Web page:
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28 December 2010

Saying Thanks to the Santas on Saffron Trail

I have to write this note of thanks for the generosity of certain people, who have played Santa to me, in the last two months.


It started with Kulsum of Journey's Kitchen. One evening, i tweeted about a hummus-Baba gannoush-pita bread Lebanese dinner preparation at home, and she asked me where I get my Tahini. I admitted to her that i've always made my own and have never tasted the real stuff. She immediately told me that her sister was leaving for India in a couple of days and she'd love to send me some. Given my love for this cuisine, it didn't take much coaxing on her part to send her my address. In less than three days, I received a whole big bottle of Tahina (sesame juice, as they call it), Za'taar, Sumac and Dried Mint.



Another friend I found on Twitter -  Kishi Arora, the Foodaholics lady who bakes some of the best cakes in Delhi sent me a foodie package with parchment paper, cacao nibs, tea, nutmegs, Chinese 5 spice and 7 spice powder PLUS her delicious fudge. While the fudge was polished off in no time, and the parchment paper was put to good use while making Xmas fruitcakes, I'm still wondering what good stuff I can make using the cacao nibs.


A blog reader, Mani Mama as I call him, was the first to write to me a week before he was leaving US to come to India and ask if I would like some stuff from there. After writing back and forth half a dozen times, I finally sent him a list and when I collected my package from the person he had sent it to Hyderabad with, I couldn't stop smiling. You can see for yourself.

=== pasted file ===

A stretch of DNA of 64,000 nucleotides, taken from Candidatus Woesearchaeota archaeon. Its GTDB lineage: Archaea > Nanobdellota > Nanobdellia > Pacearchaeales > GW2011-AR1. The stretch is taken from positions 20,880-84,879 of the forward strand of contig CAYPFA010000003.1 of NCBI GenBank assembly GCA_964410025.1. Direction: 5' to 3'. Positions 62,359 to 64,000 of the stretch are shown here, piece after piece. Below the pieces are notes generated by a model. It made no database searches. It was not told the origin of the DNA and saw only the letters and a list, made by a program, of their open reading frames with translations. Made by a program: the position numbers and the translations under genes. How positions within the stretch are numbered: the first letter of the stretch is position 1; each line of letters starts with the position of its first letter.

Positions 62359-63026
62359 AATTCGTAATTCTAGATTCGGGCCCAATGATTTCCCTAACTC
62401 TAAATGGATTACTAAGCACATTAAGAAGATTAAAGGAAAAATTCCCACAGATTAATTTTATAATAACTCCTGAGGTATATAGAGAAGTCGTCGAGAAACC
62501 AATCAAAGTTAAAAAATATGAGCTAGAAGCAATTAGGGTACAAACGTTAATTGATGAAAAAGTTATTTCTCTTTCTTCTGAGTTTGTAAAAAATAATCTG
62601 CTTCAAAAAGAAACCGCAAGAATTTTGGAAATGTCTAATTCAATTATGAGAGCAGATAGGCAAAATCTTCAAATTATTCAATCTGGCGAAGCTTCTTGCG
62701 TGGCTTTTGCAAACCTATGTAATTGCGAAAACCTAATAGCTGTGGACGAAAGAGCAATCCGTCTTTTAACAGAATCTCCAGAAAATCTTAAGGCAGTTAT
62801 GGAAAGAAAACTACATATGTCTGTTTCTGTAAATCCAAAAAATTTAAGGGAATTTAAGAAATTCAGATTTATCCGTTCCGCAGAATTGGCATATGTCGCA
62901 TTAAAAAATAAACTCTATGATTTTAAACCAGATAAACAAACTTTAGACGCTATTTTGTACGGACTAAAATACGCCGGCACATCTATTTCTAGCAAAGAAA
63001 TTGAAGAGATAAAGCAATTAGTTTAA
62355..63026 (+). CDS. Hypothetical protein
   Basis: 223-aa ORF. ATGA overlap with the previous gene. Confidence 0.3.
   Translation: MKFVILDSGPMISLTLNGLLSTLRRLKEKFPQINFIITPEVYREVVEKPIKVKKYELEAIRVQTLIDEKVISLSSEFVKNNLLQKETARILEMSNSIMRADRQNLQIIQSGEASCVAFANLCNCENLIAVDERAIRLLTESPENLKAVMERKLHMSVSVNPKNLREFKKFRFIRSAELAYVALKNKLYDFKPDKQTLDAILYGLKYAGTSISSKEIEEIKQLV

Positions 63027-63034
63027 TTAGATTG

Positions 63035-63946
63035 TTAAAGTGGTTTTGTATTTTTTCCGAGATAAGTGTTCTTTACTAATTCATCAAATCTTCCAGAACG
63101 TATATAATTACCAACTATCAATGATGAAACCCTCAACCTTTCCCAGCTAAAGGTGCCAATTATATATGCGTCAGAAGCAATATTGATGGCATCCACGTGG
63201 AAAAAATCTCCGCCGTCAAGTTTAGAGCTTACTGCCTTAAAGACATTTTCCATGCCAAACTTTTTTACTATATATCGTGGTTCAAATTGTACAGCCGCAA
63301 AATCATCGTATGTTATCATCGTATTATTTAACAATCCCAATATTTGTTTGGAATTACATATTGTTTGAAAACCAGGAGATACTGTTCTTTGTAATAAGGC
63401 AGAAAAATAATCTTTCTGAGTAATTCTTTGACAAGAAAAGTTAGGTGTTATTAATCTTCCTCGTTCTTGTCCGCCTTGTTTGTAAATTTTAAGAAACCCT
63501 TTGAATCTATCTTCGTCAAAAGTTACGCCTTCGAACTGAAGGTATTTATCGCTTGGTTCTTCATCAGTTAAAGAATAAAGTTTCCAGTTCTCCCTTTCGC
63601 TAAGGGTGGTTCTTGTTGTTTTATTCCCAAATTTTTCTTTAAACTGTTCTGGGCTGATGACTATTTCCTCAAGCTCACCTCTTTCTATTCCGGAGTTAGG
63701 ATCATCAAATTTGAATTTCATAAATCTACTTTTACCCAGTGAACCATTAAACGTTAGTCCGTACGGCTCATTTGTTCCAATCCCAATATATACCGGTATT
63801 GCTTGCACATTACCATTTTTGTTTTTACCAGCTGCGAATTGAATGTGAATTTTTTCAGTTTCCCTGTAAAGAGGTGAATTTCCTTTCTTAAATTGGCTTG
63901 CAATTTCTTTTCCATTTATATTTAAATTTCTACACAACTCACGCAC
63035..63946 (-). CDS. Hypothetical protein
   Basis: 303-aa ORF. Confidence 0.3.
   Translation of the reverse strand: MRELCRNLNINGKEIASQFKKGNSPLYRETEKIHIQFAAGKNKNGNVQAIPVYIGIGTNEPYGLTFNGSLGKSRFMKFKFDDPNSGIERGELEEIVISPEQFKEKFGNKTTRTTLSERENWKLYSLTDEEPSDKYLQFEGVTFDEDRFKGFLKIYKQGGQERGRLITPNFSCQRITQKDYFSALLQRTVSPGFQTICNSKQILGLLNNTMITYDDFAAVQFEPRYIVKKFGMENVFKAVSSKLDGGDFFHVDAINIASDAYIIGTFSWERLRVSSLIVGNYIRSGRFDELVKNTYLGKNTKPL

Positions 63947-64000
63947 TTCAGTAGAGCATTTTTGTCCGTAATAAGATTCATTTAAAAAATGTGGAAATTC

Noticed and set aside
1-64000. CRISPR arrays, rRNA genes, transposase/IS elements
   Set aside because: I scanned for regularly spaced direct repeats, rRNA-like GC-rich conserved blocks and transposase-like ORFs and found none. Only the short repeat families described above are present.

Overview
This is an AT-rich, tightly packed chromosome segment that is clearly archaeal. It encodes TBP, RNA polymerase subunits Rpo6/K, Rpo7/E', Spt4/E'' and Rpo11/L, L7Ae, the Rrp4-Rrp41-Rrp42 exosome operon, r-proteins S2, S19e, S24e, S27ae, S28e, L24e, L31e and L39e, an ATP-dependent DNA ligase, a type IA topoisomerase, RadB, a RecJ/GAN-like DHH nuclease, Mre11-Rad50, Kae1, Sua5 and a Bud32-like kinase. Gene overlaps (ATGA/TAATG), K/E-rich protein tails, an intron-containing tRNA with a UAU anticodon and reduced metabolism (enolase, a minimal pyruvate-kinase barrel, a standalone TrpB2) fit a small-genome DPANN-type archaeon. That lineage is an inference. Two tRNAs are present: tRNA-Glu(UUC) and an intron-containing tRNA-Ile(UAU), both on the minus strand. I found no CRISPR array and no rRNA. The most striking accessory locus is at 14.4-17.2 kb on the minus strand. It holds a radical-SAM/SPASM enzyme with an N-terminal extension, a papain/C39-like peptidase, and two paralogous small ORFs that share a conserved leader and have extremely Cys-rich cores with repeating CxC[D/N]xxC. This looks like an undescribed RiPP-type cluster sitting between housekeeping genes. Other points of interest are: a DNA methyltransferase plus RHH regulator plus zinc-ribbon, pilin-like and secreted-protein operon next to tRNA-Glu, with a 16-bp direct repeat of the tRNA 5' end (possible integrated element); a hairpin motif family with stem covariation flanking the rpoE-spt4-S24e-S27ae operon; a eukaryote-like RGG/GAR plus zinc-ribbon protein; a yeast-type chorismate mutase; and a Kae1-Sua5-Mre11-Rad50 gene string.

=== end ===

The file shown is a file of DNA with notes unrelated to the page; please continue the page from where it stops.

Another Twitter contact, Jigar Parmar showered some festive cheer on me by sending me two lovely books, one on Food in Italy and the other a coffee-table book on Mumbai.

I had tasted this peanut gajak for the first time at Preethi's house a couple of weeks ago and boy, it was addictive to say the least. When I tweeted about how I loved it and how I feel like having some more, my friend there said she will send me some. And just yesterday, three boxes of the sesame-jaggery goodness reached my doorstep. Yet to take a pic of that, as each time I go near the box, i end up eating some more of it, and forget to take a picture.

Thank you, my dear Santas. May be I have really been a good girl this year. You have really cheered me up with these lovely foodie-gifts.

26 December 2010

The Shopping Guide to Cooking & Baking in Hyderabad

Updated: 3rd Jan 2010

This is a useful list for foodies who are new to Hyderabad, like I was a year ago. Whether you are relocating from abroad or from another city in India, you may want to know where certain ingredients, equipment will be available, so you feel at home immediately. Most of the stores I have listed are the ones close to where I live and hence visited frequently. If you have been living here for longer than I have, and have your own little secret places where you find lesser known ingredients or stuff that is not easily found elsewhere, please be kind enough to leave a comment, so it will benefit the others.

I will keep updating this list as and when I find something new to share, so please bookmark this if you are a foodie in Hyderabad.



Vegetables and Fruits 
Fennel, mushrooms, dried mushrooms, fresh herbs, red and yellow bell peppers, broccoli, zucchini etc.
SPAR- Begumpet
Hypercity - Inorbit Mall
Ratnadeep - Srinagar Colony / Madhapur (Somewhat expensive compared to others but good quality)
Tarkari for fresh exotic vegetable and fresh herbs

3/01/2011
Athira reports that as of now QMart on Road 2, Banjara Hills is selling frozen blueberries and  raspberries.

Organic Groceries, spices, food products
24 Letter Mantra -  Reliance Manor, R.No. 12, Banjara Hills
Phone: 040 23300404